Leading Hong Kong microbiologist Ho Pak-leung has predicted that the city will see a spike of at least 400 coronavirus cases over the coming fortnight as citizens return home from hard-hit countries and regions.
Speaking to Commercial Radio on Friday, the director of the University of Hong Kong’s Centre for Infection said the number of confirmed cases in Hong Kong had increased significantly this week. With more Hongkongers living abroad coming home, Ho expressed concern that the risk of a community outbreak would be heightened.
“There might be hidden virus-carriers who may spread the virus in the community, Hong Kong needs to be in a battle mode to treat this epidemic,” he said.
Ho predicted that 10 to 20 per cent of the new infections would be serious cases, but the number of hospital beds available in Intensive Care Units (ICU) will not be sufficient to cope with the demand. He added such pressures on the public hospital system could lead to infections, or even deaths, among frontline medics.
On Thursday, Hong Kong saw a record-high number of 16 additional cases in a day, pushing the total number of infections to 208. Among the new cases, 14 patients had a history of travel during the incubation period or were classified as important cases.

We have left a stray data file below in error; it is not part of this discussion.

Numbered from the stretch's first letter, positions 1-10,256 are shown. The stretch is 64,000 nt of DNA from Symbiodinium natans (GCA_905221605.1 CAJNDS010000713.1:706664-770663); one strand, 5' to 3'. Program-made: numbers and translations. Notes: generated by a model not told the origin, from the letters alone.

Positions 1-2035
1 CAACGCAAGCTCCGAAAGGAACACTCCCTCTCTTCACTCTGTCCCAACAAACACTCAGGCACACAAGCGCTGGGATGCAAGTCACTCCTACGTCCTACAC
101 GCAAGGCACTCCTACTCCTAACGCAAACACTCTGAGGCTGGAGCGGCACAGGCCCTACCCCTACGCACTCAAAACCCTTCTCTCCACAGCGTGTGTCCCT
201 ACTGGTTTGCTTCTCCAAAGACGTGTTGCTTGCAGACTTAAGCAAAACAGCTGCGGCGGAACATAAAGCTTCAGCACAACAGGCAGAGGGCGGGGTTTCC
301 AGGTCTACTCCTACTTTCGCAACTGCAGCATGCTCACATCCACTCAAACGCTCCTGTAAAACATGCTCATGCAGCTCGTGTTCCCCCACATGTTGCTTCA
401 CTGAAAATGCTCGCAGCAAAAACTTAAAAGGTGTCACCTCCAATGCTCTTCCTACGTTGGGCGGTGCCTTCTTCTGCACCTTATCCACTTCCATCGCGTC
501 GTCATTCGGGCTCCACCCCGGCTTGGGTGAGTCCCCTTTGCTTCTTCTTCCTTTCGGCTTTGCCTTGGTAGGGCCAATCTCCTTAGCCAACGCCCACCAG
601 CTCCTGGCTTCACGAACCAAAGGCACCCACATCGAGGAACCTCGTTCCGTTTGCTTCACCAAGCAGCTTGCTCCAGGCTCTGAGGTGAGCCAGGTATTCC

The city also recorded its first case that involved a pregnant woman. The 32-year-old – who travelled to Australia, Italy, Germany and Dubai from late January to mid-March – developed symptoms of fever and runny nose but is now in a stable condition.
Under the new compulsory quarantine measures, all persons arriving from overseas countries and regions – excluding Taiwan and Macau – are required to go into home quarantine for 14 days.
Ho said home quarantine is not an ideal method, as the living spaces in Hong Kong are usually cramped. It would be difficult for households to provide a separate room and toilet for the quarantined person to use. He suggested the government rent hotels for isolation, where arriving persons can be sent directly from the airport.
Ho said such measures would not mark a repeat what happened at the former Metropark Hotel Kowloon during the SARS outbreak in 2003, when an infected resident from Guangzhou spread the virus to more than 10 other residents and visitors: “The anti-epidemic awareness in society was insufficient at the time. But now a person in quarantine – who is asymptotic – would wear a mask all the time, so it would not be an issue,” he said.